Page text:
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Re: filmscanners: pushing dynamic range on the nikon 4000ed



At 10:53 AM -0700 18-11-01, Wayne Williams wrote:
>my specific questions relate to extending the dynamic range of the nikon
>using a work flow that involves bypassing nikon color management and
>building profiles...


Hi Wayne--

I've had my Nikon LS4000ED for about two months now and have spent 
most of my time with Kodachrome 64 slides trying to (a) pull the most 
detail out of the shadows, (b) get the most accurate color and tone 
off the slide, (c) get accurate softproofing on the monitor, and (d) 
get prints that most accurately reflect the original state of the 
slide.  I figure that once I can accurately reproduce the slide at 
each stage, then I can shift my focus to deciding what I WANT the 
image to look like and start manipulating tone, color, etc. confident 
that what I see on the screen is what I'll get on a print.

I'm using NikonScan 3.1 on a Mac, Photoshop 6, an Epson 1200, Epson 
inks and Photo paper, ColorVision software and hardware for monitor 
calibration/profiling and printer profiling, and Profile City's ICC 
Scan for making scanner profiles.

Here are a few thoughts:

o I get the most detail out of the shadows, and best color accuracy, 
by (a) setting the film type to Kodachrome, (b) scanning with color 
management off, (c) applying a custom scanner profile I made from a 
Kodachrome target.

o In NikonScan, choosing "Kodachrome" as the film type makes a big 
difference.  It makes NikonScan display reasonably accurate preview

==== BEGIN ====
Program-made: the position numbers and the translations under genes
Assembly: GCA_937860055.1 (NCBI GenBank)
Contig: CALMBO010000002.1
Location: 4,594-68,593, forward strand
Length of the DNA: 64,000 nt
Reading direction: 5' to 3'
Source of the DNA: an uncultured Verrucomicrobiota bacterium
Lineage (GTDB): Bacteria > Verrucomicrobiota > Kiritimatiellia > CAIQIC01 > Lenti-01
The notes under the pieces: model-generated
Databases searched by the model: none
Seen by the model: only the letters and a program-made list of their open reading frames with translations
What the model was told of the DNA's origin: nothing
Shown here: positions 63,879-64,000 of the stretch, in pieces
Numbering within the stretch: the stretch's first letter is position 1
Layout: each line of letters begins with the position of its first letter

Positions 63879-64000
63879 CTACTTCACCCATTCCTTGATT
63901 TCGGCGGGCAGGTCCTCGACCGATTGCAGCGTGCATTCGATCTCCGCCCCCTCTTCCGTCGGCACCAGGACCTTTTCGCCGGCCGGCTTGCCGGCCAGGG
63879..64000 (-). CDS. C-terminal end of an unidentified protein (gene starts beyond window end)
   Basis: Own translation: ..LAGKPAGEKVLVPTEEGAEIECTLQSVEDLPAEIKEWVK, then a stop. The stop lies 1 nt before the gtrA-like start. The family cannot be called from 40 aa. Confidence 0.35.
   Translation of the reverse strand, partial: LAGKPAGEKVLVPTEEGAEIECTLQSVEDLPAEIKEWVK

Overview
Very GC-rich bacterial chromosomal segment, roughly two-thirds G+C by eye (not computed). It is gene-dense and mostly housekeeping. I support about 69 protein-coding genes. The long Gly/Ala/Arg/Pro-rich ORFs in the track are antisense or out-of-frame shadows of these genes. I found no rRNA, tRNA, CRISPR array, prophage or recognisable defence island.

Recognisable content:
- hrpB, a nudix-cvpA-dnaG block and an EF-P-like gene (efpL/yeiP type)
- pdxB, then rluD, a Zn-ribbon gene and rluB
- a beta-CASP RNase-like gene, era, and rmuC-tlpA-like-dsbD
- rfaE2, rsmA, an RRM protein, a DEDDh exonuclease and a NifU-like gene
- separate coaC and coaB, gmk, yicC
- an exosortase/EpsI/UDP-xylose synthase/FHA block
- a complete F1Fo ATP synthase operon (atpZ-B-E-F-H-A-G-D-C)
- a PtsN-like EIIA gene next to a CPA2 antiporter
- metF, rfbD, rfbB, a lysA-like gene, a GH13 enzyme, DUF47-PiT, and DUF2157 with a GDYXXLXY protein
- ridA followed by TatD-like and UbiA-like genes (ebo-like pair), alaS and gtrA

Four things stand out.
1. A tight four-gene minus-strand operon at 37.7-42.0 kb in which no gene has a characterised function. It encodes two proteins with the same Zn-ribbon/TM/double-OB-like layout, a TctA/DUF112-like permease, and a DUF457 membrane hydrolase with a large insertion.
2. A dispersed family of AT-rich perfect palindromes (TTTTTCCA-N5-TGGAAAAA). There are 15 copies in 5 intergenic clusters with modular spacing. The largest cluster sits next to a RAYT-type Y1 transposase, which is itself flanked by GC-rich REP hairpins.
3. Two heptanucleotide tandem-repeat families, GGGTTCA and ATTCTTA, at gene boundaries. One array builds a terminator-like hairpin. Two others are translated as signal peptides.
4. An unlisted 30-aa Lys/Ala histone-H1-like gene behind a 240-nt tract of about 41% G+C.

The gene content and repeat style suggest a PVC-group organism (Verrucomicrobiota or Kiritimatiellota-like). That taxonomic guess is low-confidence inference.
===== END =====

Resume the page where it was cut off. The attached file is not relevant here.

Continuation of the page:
images.  It has become obvious to me that Nikon is modifying the 
color data coming off the CCD, before delivering it to you, based 
upon the film type.

o Do a preview scan then look at the histogram in the Curves panel. 
If you don't have histogram data extending all the way to the right 
end of the scale then bump up the Analog Gain and update the preview 
until the histogram data extends to just short of the right edge of 
the scale.  When done properly this can make a vast improvement in 
the shadow detail and overall tonality of the scan.

o I've made dozens of experiments with many variations on using 
Scanner RGB, playing with the gamma in the Curves panel, setting 
black and white points in the curves panel, etc.  And the three steps 
above seem to produce the best results so far.

o Some preliminary experiments seem to indicate that my custom 
profiles do well even if I make gamma and color balance changes in 
NikonScan before doing the final scan.  But don't hold me to that.

o Making custom printer profiles has greatly improved the quality of my prints.
o One of the things that has helped the most is that a professional 
friend mailed me some source files and reference prints made from 
those files.  This gives me an excellent way to judge the performance 
of my profiles and to see where I needed to change the tone or color 
balance and regenerate the profiles.

o Another very important benefit to having reference prints is that I 
can view them side by side against my prints IN ANY REASONABLE LIGHT. 
That is, I don't need special color temperature and intensity 
calibrated lighting to to very accurate and critical color 
comparisons.  Household halogen lights, cloudy or bright sunlight, 
etc. will all work (but avoid flourescent lights for this).

o Despite my prints of his source files being very close matches to 
his reference prints, I find that dark purples in one of my own 
images (scanned as above on the Nikon) are far darker than what I see 
on the screen.  This may be because my viewing lights don't have 
enough purple spectrum, or something else.  I'm still working on 
this.  Other than that I'm getting excellent tone and color in my 
prints.

o Your VIEWING conditions are extremely important to this process.